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Jean Chatzky will be covering a variety of different topics in this space every month. Come back next Tuesday for the third article in this month’s Relationships series. Please leave your relationship questions as comments below and she will address several of the questions at the end of the month.
When you've been in business a long time, your partner – if you have one – can start to feel more and more like family. After all, you’ve chosen to work together because you get along, either personally, professionally, or both. You share common, or at least complimentary, interests, and you probably have different strengths and weaknesses that fit together like a puzzle. Soon enough, he’s coming over for dinner on Sunday nights and digging deeper and deeper into your personal life. Is it a problem? Not if you don’t have a problem with it. But what if you feel like your partner is getting a little too close for comfort?
- Set some ground rules. If you’re in the beginning stages of launching a small business or setting up a partnership – save yourself a lot of trouble and set boundaries at the onset, before they’ve been tested, says Quentin Fleming, a business professor at the University of Southern California and author of Keep the Family Baggage Out of the Family Business: Avoiding the Seven Deadly Sins that Destroy Family Businesses. That way, you’re both clear on where you stand and neither of you will have to initiate any awkward conversations down the road.
- Don’t encourage familiarity. If you’re going to bring your personal life to work – complain about the kids, or your spouse, or anything that doesn’t have to do with your life at work – you’re inviting your partner into your personal space. Leaving your problems at home will be good not only for your relationship with your partner, but also for your business success and your mental health. This works in both directions: if you want to keep your personal life in tact, try not to bring work related issues home with you at night.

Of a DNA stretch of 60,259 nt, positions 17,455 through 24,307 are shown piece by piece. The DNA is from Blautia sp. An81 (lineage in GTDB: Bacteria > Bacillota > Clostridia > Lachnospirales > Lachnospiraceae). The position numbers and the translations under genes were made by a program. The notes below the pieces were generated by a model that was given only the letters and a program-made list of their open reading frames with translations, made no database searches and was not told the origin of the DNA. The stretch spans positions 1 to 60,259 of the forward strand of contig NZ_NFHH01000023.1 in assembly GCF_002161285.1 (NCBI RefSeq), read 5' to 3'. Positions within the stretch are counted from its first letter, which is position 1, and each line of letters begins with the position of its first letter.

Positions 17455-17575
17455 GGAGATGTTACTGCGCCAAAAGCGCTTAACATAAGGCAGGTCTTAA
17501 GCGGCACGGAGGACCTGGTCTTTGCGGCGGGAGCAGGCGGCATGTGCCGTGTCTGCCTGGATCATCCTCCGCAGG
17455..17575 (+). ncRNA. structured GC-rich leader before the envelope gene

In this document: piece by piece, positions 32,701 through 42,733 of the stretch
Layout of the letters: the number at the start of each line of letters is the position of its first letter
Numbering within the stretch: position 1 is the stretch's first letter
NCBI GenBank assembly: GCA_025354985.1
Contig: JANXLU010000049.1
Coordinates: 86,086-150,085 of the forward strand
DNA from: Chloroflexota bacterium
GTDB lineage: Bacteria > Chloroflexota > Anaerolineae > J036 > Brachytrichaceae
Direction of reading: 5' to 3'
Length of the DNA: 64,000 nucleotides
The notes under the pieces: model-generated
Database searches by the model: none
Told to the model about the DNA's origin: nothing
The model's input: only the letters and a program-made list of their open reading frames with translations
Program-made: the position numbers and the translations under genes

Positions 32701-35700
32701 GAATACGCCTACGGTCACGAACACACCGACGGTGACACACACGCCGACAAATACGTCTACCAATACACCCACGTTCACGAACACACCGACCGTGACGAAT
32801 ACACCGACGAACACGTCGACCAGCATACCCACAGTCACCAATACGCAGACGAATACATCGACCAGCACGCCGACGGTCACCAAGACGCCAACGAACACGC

- Be firm, but gentle. Dealing with a partner who’s constantly nudging into your personal business is easier if you keep a level head. “Simply take a step back, and a deep breath, and explain that this is your private life but you appreciate their concern,” says Fleming. The idea here is to start drawing lines, but you can’t just do it willy-nilly – a sudden boundary can be abrupt. Instead, have a series of conversations in which you explain that things have gotten too close. Framing the conversation from a business standpoint, rather than a personal one, will make it easier for your partner to swallow, so make sure you emphasize that you think your close relationship may be affecting the business, and give some concrete examples.
- Set goals together. “You have to hold everyone in the business accountable for good business performance and practice,” says Fleming. “That usually involves setting some clear performance goals and objectives. A lot of times in smaller businesses, everything is very informal. People say ‘I guess you did okay this quarter,’ but you each need clear feedback.” Sit down at the end of each year together – or with your employees, if that makes sense – and talk about some expectations. Then meet regularly to discuss where you stand. You’ll keep each other from getting too comfortable with the partnership.
- Treat everyone equally. As much as you can, you should try to hold everyone to the same standards – that includes your employees, your partner, and yourself. “Sure, the benefits get nicer at the top, but you can’t have a caste system where certain people get away with whatever the heck they want, and other people are getting dumped on. It just doesn’t work,” explains Fleming.
Jean Chatzky, award-winning journalist and best-selling author, is the financial editor for NBC's "Today," a contributing editor for More magazine, and a columnist for The New York Daily News. She is the author of six books, including her newest, Money 911: Your Most Pressing Money Questions Answered, Your Money Emergencies Solved. Check out Jean's blog at JeanChatzky.com. You can also follow her on Twitter and Facebook.
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